Wednesday, May 6, 2020

Occupational Therapy Free Essays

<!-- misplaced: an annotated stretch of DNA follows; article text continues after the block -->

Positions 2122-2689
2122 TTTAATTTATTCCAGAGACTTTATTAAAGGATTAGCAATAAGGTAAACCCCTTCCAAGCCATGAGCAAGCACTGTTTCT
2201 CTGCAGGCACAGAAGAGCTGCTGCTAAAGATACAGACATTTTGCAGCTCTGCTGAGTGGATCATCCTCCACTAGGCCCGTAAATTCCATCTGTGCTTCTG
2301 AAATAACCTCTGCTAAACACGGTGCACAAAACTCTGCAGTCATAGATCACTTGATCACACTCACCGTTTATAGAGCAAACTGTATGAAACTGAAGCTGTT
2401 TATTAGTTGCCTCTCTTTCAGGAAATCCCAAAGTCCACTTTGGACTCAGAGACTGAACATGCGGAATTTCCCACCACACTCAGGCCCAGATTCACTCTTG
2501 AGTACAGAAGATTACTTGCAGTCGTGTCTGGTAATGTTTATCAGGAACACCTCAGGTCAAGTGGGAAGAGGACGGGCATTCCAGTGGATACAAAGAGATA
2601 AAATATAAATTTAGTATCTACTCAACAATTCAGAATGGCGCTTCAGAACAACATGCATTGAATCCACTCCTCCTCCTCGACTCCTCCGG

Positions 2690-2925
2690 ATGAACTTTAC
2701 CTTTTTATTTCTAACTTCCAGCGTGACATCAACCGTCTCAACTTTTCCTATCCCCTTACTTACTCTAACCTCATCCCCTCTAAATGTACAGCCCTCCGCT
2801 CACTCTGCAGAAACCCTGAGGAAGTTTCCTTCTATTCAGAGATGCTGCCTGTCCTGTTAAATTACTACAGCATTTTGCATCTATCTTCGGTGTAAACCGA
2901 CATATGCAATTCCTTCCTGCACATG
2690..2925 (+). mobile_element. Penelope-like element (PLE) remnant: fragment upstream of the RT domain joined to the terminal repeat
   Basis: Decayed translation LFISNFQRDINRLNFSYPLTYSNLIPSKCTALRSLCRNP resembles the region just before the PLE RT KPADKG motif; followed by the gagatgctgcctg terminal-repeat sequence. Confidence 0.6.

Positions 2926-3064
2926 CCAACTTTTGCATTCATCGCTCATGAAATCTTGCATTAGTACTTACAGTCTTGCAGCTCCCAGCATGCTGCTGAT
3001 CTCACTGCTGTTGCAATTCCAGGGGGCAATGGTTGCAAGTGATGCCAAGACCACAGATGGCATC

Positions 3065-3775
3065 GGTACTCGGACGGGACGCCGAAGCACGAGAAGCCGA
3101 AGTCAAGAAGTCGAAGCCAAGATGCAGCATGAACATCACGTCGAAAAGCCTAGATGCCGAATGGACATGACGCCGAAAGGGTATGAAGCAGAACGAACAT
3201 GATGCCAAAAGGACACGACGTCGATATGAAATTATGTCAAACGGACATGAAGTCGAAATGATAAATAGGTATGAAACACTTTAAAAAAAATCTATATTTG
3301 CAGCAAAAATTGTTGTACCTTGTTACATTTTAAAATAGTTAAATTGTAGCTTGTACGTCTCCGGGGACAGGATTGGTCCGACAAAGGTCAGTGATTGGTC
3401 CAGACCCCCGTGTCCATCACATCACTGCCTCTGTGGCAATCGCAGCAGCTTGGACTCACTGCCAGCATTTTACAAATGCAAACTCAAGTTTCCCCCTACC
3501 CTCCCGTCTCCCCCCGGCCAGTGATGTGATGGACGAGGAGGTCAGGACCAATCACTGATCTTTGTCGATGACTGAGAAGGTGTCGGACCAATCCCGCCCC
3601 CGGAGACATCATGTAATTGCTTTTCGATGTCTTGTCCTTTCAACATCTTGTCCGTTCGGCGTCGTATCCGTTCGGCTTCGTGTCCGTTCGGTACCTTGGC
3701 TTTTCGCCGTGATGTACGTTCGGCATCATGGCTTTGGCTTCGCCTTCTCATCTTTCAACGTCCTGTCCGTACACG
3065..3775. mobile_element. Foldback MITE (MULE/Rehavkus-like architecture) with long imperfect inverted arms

Early June 2011 my grandfather suffered a minor stroke at the age of 76. He was quickly admitted to John Muir in Walnut Creek, a few days went by and he only seemed to be getting worse; when unfortunately my family’s worst nightmare became a reality. My grandfather endured another stroke, but this time it was much more serious. We will write a custom essay sample on Occupational Therapy or any similar topic only for you Order Now This put my family in an enormous amount of emotional distress, everyone was terrified and we had no idea what was going to happen to my grandfather. It happened so fast, all we wanted were answers. But, when we got answers, they were far from what we wanted to hear. A few days after my grandfather’s second stroke my family met with his doctors who showed little hope or optimism. They told us we were lucky he was still alive, but with the condition he was in now we were never going to see him walk again, he would probably never talk again, and he was definitely never going to be able to live independently ever again. As he kept explaining to us what was going to happen to my grandfather’s life, the words cut like daggers. My cousins and I watched our parents bewail with sorrow as we just sat aside our grandfather’s hospital bed feeling helpless and confused. About a month went by while my grandfather was still in John Muir, and his progress was nothing to rave about. We would visit him daily, but he never seemed to be getting much better. He couldn’t eat, talk, or move, but we just reminded him to keep fighting and we knew, with hope, he would be able to make a substantial recovery. When my grandfather was dismissed from the John Muir hospital in Walnut Creek, he moved into the Kaiser Permanente Medical Center in San Leandro. While in San Leandro, he started to receive more intense therapy, his recovery was slow but we started seeing improvements; he was able to eat solid food, without a pump, began to talk again. While visiting my grandfather in San Leandro I was introduced to occupational therapy for the first time. I had no idea what occupational therapists did or even what occupational therapy was, but as I sat in on a few of my grandfather’s sessions I became very interested. According to the World Federation of Occupational Therapy, â€Å"occupational therapy is a profession concerned with promoting health and well-being through engagement in occupation. But, when I sat down and talked with Julie Roberts, an in-home occupational therapist, she sighed, â€Å"[describing what OTs do is] really the hardest part of the job; there are so many different things we do and everyone has their own individual qualifications. † When Julie goes into a home to meet with her clients for the first tim e, she greets them with a smile and tells them she’s there to â€Å"help them with their job of living. † Occupational therapy is an integral part of the therapeutic aspects of a person’s recovery. Although many people may see OTs for physical disabilities, it’s also very common for someone to go to an OT for help with their mental or emotional state. Since everyone suffers uniquely from their various disabilities, typically the therapeutic process begins with an â€Å"individualized evaluation during which the client, their family and their occupational therapist determine the individual’s goals† leading to â€Å"a customized intervention to improve the person’s ability to perform daily activities and reach his/her goals† and once their therapy is over an â€Å"evaluation to monitor progression towards meeting the client’s goals† is conducted. Occupational therapists focus on â€Å"adapting the environment, modifying the task, teaching the skill, and educating the client/family in order to increase participation in and performance of daily activities. † â€Å"For instance, teaching an elderly woman with a hip replacement how to get in and out of the bath tub while minimizing her fall risk, or helping a man recovering from a car accident use grabbers to reach things to keep his back safe. † According to Roberts the most important part of her job is helping people â€Å"adapt to living with their disability as efficiently as possible. During my visitation I went to an assisted living home in Antioch with my mentor, OT Stephanie Morano, I was able to sit in on a therapy session for a 92-year-old woman named Fern. Fern suffered from a GI bleed and although she was living somewhat independently, she had trouble moving and limited mobility. During the session I sat in on Stephanie used a balloon to help Fern feel comfortable standing and regain her balance, while strengthening her core just by making Fern stand in front of her couch while they batted the balloon back and forth. Morano is also an in-home OT, meaning her main focus is to â€Å"evaluate their [patients] level of independence, cognition, and safety. † Moreover, â€Å"occupational therapists provide intervention to maximize independence and function through remedial and compensatory strategies, with the ultimate goal of the client’s regaining the ability to live independently at home. † Typically in-home OTs work with the geriatric community and spend most of their days in assisted living facilities or in homes with elderly people. According to Roberts most of her elderly patients suffering from various disabilities, are retired and don’t understand why she’s there; they don’t think they need her help, until she starts showing them what she does. † Outside of home health there are a plethora of different areas to specialize in occupational therapy, a wonderful thing about this career is the ability to change your area of expertise. Roberts and Boray both adamantly told me that home health is not for beginning OTs, when doing home health you are completely isolated from any other OTs, whereas in other areas you are surrounded by other OTs with other specific areas of knowledge that you can ask for advice. A few of the most popular areas of specialization include pediatrics, which is working with small children in â€Å"schools, community, and child based inpatient hospitals. † Although many times children need the same type of care as adults, the specialization comes in the way that the OTs address the needs in a way to specifically benefit a child. Jennifer Boray, an OT that has worked in many areas, including pediatrics through the Mount Diablo Unified school district expressed to me that working with children is a wonderful experience to begin being an OT with because their willingness to learn and their want to succeed is fresh and enlightening. Many OTs also work in acute care hospitals, helping people stabilize their medical after a traumatic event, such as a stroke, spinal cord injury, or brain injury. Occupational therapy plays an important role in facilitating early mobilization, restoring function, preventing further decline, as well as coordinating the patient’s transition and discharge planning. Skilled nursing facilities also employ many OTs, in skilled nursing facilities the OTs focus on each individual’s needs and typically help with activities of daily living and self-reliance, such as dressing and eating. There are also many outpatient clinics in hospitals for patients that are in need of individual treatment, but are still able to function on their own. The many faces of occupational therapy allow Boray to â€Å"easily move through this career and learn new things every day,† she loves that if she ever â€Å"gets tired of home health care it will always be an option to find something new in this industry† but she plans on being in home health care for the rest of her life. Although occupational therapy is crucial to a person’s recovery, it is still an overlooked career in many ways. Even the OTs that I’ve talked to told me that going into college they had no idea what occupational therapy was. Many students begin school wanting to pursue a career in physical therapy or rehabilitation when they are approached by a teacher or counselor with information about occupational therapy. Roberts explained when she went to college her career counselor suggested Julie look into occupational therapy, but she â€Å"had no idea what it was. † Like most people, she was initially confused, â€Å"so they just reteach people how to live? † But, as she investigated the career, she realized it was exactly what she was looking for. Being an OT is an extremely rewarding career, not only for the therapist, but also the patient. While my grandfather was in the hospital he began to get hopeless, he knew that he wasn’t making much of a recovery and it was hard for him to find the want to keep fighting, until he began his occupational therapy. It may not seem like a big deal, but when he isn’t able to hold a fork or stabilize his hand to raise it to his mouth, it frustrated him, but after trying and trying with his OT he was finally able to feed himself. When he took his first bite of food by himself after his stroke, his eyes lit up and it was obvious that he was beginning to believe in himself again. As time went on, the tasks he began to strive to achieve got bigger; eventually dressing himself, showering by himself, and contrary to the doctor’s belief, walking by himself, were all things my grandfather wouldn’t have been able to do if it wasn’t for occupational therapy. Roberts professed to me her passion for helping people is what â€Å"drew [her] into occupational therapy and kept [her] there. â€Å"Seeing the joy on a sixteen year old girls face when she finally puts her hair in a ponytail for the first time is an indescribable feeling,† Julie told me, glowing, â€Å"but the thanks that comes after, the true gratitude she feels, that’s what I love. † When Boray asked me why I was interested in occupational therapy, I told her about my grandfather, and how beneficial occupational thera py was for him. After I was finished telling her about my situation she started glowing, and replied â€Å"that’s what makes it all worth it, seeing a young girl inspired by n OT makes me know that we’re doing something right. † In doing this project and researching occupational therapy, I’ve learned a lot about the career and it’s definitely something that I’m interested in pursuing in college. Since very few people are aware of what occupational therapy really is, there is a huge demand for OTs throughout the nation, and world. According to the Medical University of South Carolina, occupational therapy’s projected growth rate is over 23% from 2006 to 2016. Roberts declared that becoming an OT was â€Å"the smartest thing† she has ever done. She is a divorced single mother of two, who makes â€Å"more than enough† to support herself. She’s â€Å"never been out of a job† and she was easily able to take breaks for periods of time while she was having kids and traveling. Roberts affirmed that she’s never â€Å"had to fish for a job;† and in this economy, that’s impressive. I found Boray’s ability to meet with me in the early afternoon very interesting, most people working full time jobs are locked into specific hours but when I walked into her home and saw her son playing with Legos on the floor I realized how much flexibility she really had. When asking Boray how she manages working full time and having a family, she explained â€Å"that’s one of the most wonderful things about working as an OT in home health; you really create your own schedule. † Jennifer is electronically contacted by her company on a weekly basis with a list of clients for the week; she then calls all of her clients individually and sets up times to meet with them that work well for her. Jennifer typically meets with 5 or 6 clients a day for about 45 minutes. Boray uses many â€Å"aspects of education† in her career every day, although the majority of her classes in school focused on muscle movement, she also uses lot of her psychology classes when dealing with patients, she evaluates a person mental state and sends it back into the doctor with her evaluations of their physical progress, â€Å"it’s a really interesting part of the job, but it can get tough. She also has to use her medical knowledge to deem what is appropriate for every client, for instance â€Å"if someone’s range of motion is limited because of a car accident but [she] notices they show signs of also possibly having a blood clot† she reports that to the doctor as well. Roberts agreed that the most important personality trait to have as an OT is â€Å"without a doubt, being a problem solver. † After witnessing the positive effects of occupational therapy, I’ ve become very passionate about the career and spreading awareness about the benefits of this specific kind of therapy. I hope that with my video I will be able to show the class, exactly what occupational therapy is and how it positively affects the people who endure it. I would love for everyone to develop the same appreciation for occupational therapy as I have and really see the benefits of them. The flexibility in this career, along with the rewarding aspects have made it something I am greatly considering to pursue. Seeing my grandfather, along with Fern, and the women that I interviewed gave me an insight to this career that wouldn’t have been possible without my extensive research and strive to learn more. I’m immensely glad that I chose this topic to pursue and I think it will have a direct impact on my life, my mentor was wonderful and helped my very much through this entire process. I was inspired to join the American Occupational Therapy Association and am now periodically given information about breaking innovations in occupational therapy, as well as connecting with OTs in our area and starting to get my name out there, hopefully leading to helpful opportunities in pursuing this career in the near future. I’ve enjoyed expanding my knowledge about occupational therapy in general, and I found it very comforting that everyone I’ve been around in this career was so kind and willing to help; last summer before I ever even though about doing this for my project I was interested in learning more about being an OT and I’m glad I was motivated to do so because this was a life-changing experience. How to cite Occupational Therapy, Papers